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      Diuretic Therapy and Resistance in Congestive Heart Failure

      Cardiology

      S. Karger AG

      Loop diuretics, Thiazides, Sodium, Edema

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          Abstract

          Treatment of congestive heart failure has changed dramatically during the past 20 years, but diuretic drugs remain an essential component. Diuretics are essential despite the fact that these drugs stimulate the renin-angiotensin-aldosterone (RAA) axis and lead to adaptive responses that may be counterproductive. In this paper, new diuretic drugs and new uses of older drugs are discussed. These approaches emphasize low-dose combination therapy and may prove superior to traditional approaches that rely exclusively on loop diuretics. Such approaches aim to prevent adverse compensatory processes that appear to result from chronic diuretic treatment. These include acute and chronic increases in plasma renin activity and stimulation of the sympathetic nervous system, both of which increase afterload and may tend to increase mortality. They also include adaptive changes in nephron structure and function resulting from diuretic-induced increases in distal sodium load and diuretic-induced neurohormonal stimulation. These adaptations blunt the effectiveness of diuretic therapy. Diuretic strategies that rely on combinations of diuretics are emphasized as a method to prevent resistance. If diuretic resistance does develop, higher-dose combination regimens, continuous diuretic infusions and mechanical ultrafiltration can be used to overcome diuretic adaptations and restore diuretic efficacy. The goal of reducing the extracellular fluid volume with the least stimulation of the RAA axis and minimal changes in nephron architecture can be achieved in many patients.

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          Most cited references 3

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          Diuretic therapy.

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            Comparison of vasopeptidase inhibitor, omapatrilat, and lisinopril on exercise tolerance and morbidity in patients with heart failure: IMPRESS randomised trial

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                Author and article information

                Journal
                CRD
                Cardiology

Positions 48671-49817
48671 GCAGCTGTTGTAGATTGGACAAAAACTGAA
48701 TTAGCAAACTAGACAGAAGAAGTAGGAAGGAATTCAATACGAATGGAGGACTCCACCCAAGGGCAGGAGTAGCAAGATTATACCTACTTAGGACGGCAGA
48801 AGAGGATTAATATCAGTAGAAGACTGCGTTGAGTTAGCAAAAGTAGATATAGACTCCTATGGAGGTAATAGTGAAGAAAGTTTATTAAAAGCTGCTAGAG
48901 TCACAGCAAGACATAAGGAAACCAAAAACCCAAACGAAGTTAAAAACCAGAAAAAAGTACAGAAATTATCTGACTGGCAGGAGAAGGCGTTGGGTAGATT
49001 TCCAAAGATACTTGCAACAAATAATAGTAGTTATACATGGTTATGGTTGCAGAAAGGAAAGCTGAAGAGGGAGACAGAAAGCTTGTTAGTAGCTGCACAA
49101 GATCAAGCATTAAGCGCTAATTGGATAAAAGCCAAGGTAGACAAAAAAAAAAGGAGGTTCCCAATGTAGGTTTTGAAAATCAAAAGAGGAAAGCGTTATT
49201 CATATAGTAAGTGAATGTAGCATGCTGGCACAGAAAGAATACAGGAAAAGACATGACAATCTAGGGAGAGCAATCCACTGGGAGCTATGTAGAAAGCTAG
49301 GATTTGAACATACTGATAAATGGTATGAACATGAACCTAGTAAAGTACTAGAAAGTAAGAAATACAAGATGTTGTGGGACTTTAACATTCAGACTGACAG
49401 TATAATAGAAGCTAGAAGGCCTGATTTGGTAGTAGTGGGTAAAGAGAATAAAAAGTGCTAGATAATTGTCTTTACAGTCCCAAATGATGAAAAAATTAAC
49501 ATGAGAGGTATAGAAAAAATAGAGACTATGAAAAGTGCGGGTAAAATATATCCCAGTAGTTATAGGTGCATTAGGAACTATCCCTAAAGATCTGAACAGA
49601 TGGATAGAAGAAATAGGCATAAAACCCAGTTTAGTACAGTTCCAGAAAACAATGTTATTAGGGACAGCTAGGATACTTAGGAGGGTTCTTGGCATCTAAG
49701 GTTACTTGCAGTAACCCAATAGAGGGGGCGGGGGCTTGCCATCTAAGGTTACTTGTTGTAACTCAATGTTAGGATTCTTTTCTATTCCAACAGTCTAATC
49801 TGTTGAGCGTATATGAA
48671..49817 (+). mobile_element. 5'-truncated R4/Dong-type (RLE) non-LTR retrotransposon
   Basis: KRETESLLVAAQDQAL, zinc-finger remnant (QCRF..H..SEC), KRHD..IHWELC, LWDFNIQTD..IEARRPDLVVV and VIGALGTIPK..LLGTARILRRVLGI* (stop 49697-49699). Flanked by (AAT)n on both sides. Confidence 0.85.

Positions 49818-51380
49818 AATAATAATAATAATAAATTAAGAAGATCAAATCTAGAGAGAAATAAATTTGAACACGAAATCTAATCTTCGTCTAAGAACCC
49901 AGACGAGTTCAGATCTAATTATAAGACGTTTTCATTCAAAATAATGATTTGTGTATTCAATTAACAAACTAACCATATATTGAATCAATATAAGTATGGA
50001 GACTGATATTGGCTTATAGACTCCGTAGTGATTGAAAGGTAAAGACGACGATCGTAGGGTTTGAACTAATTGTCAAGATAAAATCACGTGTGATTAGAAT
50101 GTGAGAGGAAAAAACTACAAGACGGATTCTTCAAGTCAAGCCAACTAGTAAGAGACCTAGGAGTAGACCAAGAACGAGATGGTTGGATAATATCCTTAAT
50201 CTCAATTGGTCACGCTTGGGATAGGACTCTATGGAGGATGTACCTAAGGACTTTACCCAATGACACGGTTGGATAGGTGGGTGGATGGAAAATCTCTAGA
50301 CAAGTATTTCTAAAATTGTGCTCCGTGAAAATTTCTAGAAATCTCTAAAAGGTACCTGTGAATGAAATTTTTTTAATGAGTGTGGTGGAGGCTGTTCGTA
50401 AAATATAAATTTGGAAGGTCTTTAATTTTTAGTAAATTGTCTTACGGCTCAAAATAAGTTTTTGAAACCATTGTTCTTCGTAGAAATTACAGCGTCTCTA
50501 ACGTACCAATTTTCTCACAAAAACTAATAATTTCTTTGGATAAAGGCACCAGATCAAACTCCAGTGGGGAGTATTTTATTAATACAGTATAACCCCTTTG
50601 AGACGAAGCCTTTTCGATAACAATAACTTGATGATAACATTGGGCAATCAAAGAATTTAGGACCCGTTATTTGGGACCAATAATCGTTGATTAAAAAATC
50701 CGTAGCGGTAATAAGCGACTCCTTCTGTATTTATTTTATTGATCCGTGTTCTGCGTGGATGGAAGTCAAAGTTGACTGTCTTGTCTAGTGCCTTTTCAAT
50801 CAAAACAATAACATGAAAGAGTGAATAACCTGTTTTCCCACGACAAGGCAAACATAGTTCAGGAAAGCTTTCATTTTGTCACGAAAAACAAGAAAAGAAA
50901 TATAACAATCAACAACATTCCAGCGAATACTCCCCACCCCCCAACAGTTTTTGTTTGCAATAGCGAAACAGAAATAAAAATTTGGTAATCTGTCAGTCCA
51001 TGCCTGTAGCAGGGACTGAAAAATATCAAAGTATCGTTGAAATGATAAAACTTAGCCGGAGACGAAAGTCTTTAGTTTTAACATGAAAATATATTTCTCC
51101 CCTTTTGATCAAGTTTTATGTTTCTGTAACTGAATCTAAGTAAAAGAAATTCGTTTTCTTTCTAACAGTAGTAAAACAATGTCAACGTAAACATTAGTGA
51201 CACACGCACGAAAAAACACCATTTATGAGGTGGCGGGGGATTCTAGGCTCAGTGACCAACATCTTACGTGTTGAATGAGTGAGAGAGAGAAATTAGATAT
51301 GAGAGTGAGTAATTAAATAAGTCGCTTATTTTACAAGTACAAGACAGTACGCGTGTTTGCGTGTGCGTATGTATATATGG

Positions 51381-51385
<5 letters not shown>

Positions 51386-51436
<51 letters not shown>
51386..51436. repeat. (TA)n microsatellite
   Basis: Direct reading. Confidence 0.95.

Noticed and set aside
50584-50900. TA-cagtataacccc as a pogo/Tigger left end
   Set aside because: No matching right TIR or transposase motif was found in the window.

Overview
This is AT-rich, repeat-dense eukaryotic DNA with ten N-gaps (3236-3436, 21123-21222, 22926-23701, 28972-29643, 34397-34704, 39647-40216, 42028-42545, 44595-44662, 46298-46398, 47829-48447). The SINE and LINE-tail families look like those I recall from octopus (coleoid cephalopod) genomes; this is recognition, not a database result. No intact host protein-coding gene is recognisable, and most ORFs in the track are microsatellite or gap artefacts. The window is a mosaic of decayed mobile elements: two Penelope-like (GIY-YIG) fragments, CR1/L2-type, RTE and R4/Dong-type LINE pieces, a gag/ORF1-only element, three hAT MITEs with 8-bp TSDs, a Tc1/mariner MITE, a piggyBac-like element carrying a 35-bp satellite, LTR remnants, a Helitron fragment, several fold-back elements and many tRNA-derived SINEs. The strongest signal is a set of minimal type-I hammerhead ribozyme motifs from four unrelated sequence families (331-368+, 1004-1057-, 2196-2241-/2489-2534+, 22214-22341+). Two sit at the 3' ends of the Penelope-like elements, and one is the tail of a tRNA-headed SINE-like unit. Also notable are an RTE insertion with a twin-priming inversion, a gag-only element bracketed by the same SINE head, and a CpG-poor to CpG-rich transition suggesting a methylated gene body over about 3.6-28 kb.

10.1159/issn.0008-6312
                Cardiology
                S. Karger AG
                978-3-8055-7380-1
                978-3-318-00820-3
                0008-6312
                1421-9751
                2001
                2001
                18 January 2002
                : 96
                : 3-4
                : 132-143
                Affiliations
                Division of Nephrology and Hypertension, Oregon Health and Science University, and VA Medical Center, Portland, Oreg., USA
                Article
                47397 Cardiology 2001;96:132–143
                10.1159/000047397
                11805380
                © 2002 S. Karger AG, Basel

                Copyright: All rights reserved. No part of this publication may be translated into other languages, reproduced or utilized in any form or by any means, electronic or mechanical, including photocopying, recording, microcopying, or by any information storage and retrieval system, without permission in writing from the publisher. Drug Dosage: The authors and the publisher have exerted every effort to ensure that drug selection and dosage set forth in this text are in accord with current recommendations and practice at the time of publication. However, in view of ongoing research, changes in government regulations, and the constant flow of information relating to drug therapy and drug reactions, the reader is urged to check the package insert for each drug for any changes in indications and dosage and for added warnings and precautions. This is particularly important when the recommended agent is a new and/or infrequently employed drug. Disclaimer: The statements, opinions and data contained in this publication are solely those of the individual authors and contributors and not of the publishers and the editor(s). The appearance of advertisements or/and product references in the publication is not a warranty, endorsement, or approval of the products or services advertised or of their effectiveness, quality or safety. The publisher and the editor(s) disclaim responsibility for any injury to persons or property resulting from any ideas, methods, instructions or products referred to in the content or advertisements.

                Page count
                Figures: 6, Tables: 3, References: 56, Pages: 12
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